Looks like Metro is finally getting it, after moving to open up highway funds so local communities can use the money for bike, pedestrian and transit projects, instead.
The Los Angeles Business Journal examines how LA bike shops are struggling to keep up with increased demand due to the bike boom.
A man faces charges for pepper spraying and robbing someone on the beachfront bike path in Santa Monica at 1:37 in the morning; a second suspect was released to…wait for it…his mommy.
Long Beach receives a $275,000 state grant for bicycle and pedestrian safety education programs.
Streets for All is hosting a virtual happy hour with the founders of CicLAvia tomorrow.
Fontana police are looking for the driver who fled the scene after rear-ending a bike rider last week.
The San Francisco Bicycle Coalition is keeping up the fight for a safer Market Street after the city tries cutting corners by cancelling plans for a raised bike lane.
Bicycling considers the best bike trailers to ride with your kids. As usual, you can read it on Yahoo if the Bicycling site blocks you out.
Bicycling’s Selene Yeager offers advice on how to overcome common bike riding fears, like descending wet roads and riding in traffic. Once again, you can read it on Yahoo.
A Seattle-area man committed suicide just hours before a jury convicted him of raping and murdering a young woman nearly 50 years ago as she was riding her bike. Speaking of a special place in hell, he’s probably already roasting.
Remarkably, a Las Vegas driver remained at the scene following a high speed crash that took the life of a man riding his bike, despite some outstanding arrest warrants. Then again, if he’d been arrested sooner, the victim might still be with us.
The BBC looks at the technological advances in the never-ending war against bike thieves.
Good news for ebike riders, as a new Dutch study shows ebikes are no more dangerous than other bikes. Although another study blames ebikes for the rise in traffic deaths among elderly riders.
Madrid’s El Pais maps out how cities around the world are responding to the coronavirus crisis by expanding their bike networks. Note that LA was not included, despite its grand total of zero popup bike lanes.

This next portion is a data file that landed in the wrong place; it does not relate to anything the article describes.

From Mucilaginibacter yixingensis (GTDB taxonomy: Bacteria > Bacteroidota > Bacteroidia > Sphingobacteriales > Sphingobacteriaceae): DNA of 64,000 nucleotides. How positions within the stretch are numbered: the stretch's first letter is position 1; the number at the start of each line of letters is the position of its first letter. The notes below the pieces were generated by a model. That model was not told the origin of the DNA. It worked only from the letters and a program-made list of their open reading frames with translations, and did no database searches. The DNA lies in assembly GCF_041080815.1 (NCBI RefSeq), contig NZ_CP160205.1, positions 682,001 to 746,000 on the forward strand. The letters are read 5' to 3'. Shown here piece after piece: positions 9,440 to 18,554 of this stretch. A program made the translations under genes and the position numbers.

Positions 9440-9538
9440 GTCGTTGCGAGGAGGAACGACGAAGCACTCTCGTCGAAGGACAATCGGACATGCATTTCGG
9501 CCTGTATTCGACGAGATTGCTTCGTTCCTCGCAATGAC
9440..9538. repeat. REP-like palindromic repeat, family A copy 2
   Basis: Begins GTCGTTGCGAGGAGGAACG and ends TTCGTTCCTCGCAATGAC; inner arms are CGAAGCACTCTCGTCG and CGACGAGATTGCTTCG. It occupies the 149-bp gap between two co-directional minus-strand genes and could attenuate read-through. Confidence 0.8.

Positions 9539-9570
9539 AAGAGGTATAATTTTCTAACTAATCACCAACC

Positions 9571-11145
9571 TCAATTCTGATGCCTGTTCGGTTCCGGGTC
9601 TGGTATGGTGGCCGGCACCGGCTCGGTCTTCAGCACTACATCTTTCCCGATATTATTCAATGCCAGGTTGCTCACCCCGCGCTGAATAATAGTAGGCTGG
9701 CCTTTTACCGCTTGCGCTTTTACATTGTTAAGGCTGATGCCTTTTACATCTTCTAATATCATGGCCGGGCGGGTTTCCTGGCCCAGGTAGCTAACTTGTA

Ebikes are encouraging Kiwis to get off the couch and start exercising again.
It’s one thing to ride a bike cross-country; another to make the trip on a Penny Farthing. If you leave the parking meters next to the curb after installing a protected bike lane, where the hell do they think people will park?
And we’re finally training someone to fill in and write these posts when I can’t.
Be safe, and stay healthy. And wear a mask, already.
We’re getting a real-life experience that is going to challenge a lot of our linear-thinking assumptions about road safety. I note that back on May 14th the LA Times article saying that fatalities were “on the same pace” as 2019. In my home town, the Houston Chronicle recently noted that despite reduced traffic, state traffic fatalities are expected to exceed 2018 and 2019.
And you note a reduction in cycling deaths.
Traffic safety is complicated, and many times our decisions and investments are based on simple linear models.
I’m looking forward to the insights that traffic safety analysts are able to pull out of this giant nationwide experiment when this is over.
Agreed. Outside of Los Angeles County, bicycling deaths are running at roughly the same pace as last year, or higher. I was shocked when I looked at the numbers and saw how low they are in Los Angeles this year.